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Zimbabwe rolls out Z$100tr note

A Zimbabwean looks at a new 50 billion dollar bank note  issued on 13 January
A 50bn Zimbabwean dollar note was issued on Tuesday

Zimbabwe is introducing a Z$100 trillion note, currently worth about US$30 (20), state media reports.

Other notes in trillion-dollar denominations of 10, 20 and 50 are also being released to help Zimbabweans cope with hyperinflation.

However, the dollarisation of the economy means that few products are available in the local currency.

On Thursday, the opposition leader said he was still committed to power-sharing intended to rescue the failing economy.

Since September, when the deal was signed, talks have stalled over who should control key ministries.

Movement for Democratic Change (MDC) leader Morgan Tsvangirai said he was due to hold talks with President Robert Mugabe "within this coming week" to try to resolve the political crisis.

Jestina Mukoko (left) arriving at the magistrate's court in Harare on Wednesday 24 December 2008
The experience was frightening. I would not wish it upon anyone
Jestina Mukoko on her abduction
Zimbabwe Peace Project director
He described Mr Mugabe as "part of the problem but also part of the solution".

The latest annual figure for inflation, estimated in July last year, was 231m% - the world's highest.

"In a move meant to ensure that the public has access to their money from banks, the Reserve Bank of Zimbabwe has introduced a new family of banknotes which will gradually come into circulation, starting with the Z$10 trillion," Zimbabwe's state-run Herald newspaper quotes a bank statement as saying.

But previous issues of new banknotes - and the dropping of several zeros from the currency - have done little to help Zimbabweans cope with inflation.

On Tuesday, a 50bn Zimbabwean dollar note was issued, less than a month after a Z$500m bill was released.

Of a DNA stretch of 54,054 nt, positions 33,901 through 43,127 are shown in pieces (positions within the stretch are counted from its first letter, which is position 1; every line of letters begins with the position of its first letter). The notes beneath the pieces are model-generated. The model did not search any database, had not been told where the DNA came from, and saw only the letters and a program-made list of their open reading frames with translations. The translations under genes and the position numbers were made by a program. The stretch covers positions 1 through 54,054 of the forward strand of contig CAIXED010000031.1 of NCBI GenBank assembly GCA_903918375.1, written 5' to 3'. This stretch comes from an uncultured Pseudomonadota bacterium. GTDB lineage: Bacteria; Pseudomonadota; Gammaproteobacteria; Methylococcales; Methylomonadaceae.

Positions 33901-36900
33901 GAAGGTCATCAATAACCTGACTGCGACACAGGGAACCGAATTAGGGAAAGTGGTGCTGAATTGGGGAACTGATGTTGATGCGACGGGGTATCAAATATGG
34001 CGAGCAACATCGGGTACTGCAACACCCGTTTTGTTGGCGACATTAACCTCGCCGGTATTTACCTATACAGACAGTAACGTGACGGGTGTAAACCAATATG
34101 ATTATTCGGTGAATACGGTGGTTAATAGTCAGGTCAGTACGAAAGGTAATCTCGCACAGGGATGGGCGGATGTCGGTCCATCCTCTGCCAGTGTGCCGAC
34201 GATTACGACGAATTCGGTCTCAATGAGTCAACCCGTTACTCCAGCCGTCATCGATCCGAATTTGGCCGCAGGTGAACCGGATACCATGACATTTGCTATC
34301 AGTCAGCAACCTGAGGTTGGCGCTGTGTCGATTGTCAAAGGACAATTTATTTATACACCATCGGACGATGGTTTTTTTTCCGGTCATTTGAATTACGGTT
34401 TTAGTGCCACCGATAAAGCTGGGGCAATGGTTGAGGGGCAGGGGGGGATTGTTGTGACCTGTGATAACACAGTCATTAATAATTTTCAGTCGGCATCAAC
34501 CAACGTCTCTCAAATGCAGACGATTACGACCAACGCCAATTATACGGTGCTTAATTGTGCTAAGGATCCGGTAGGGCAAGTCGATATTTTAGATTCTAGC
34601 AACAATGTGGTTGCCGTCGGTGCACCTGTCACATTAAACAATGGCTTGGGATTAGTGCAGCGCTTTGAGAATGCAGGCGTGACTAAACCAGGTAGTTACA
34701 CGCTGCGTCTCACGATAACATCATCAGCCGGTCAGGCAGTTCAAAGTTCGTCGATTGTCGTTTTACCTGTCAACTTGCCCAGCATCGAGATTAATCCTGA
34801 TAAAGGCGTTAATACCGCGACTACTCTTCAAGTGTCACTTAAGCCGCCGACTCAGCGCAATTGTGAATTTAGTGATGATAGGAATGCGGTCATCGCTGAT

Correspondents say prices can double every day, and food and fuel - for those without US dollars - are in short supply.

Last month, the daily bank cash withdrawal limit - which at one stage was only enough for several loaves of bread - was abandoned.

However, most banks do not have enough cash to meet demand.

Some shops are licensed to sells goods in foreign currency but everyone from vegetable sellers to mobile phone service providers peg their prices to the US dollar.

Most groceries are brought in by Zimbabweans from neighbouring South Africa, Botswana or Zambia, further driving up prices.

There is more than 80% unemployment in the country and those with jobs find their salary is worthless unless they are paid in foreign currency.

Tears

Mr Tsvangirai is expected to return to Zimbabwe on Saturday after two months abroad.

At a press conference in Johannesburg, Mr Tsvangirai again appealed for prominent human rights activist Jestina Mukoko, who appeared in court on Thursday, and other such detainees, to be released.

Robert Mugabe
Robert Mugabe has resisted growing calls for his resignation

"Those abducted and illegally detained must be released unconditionally if this agreement is to be consummated," Reuters news agency quotes Mr Tsvangirai as saying.

Ms Mukoko - director of the Zimbabwe Peace Project - denies charges of organising military training to topple President Mugabe.

She broke down in tears in court as she spoke about her ordeal when she was abducted from her home by armed security agents at the beginning of December.

She described how she was beaten on her feet during questioning.

"The experience was frightening. I would not wish it upon anyone," she said.

Under September's power-sharing agreement, Mr Tsvangirai is to become prime minister while Mr Mugabe remains as president.

But the deal faltered after the MDC accused Zanu-PF of keeping the most powerful ministries - including the one that controls the police - to itself.

As the political wrangling continued, Zimbabwe has been hit by a cholera epidemic that has claimed more than 2,000 lives, made worse by the collapse of the water, health and sanitation systems.

Mr Tsvangirai, and Western nations, accuse Mr Mugabe of not being sincere about power-sharing.

Mr Mugabe insists he welcomes the power-sharing deal, and has resisted growing international pressure to resign.

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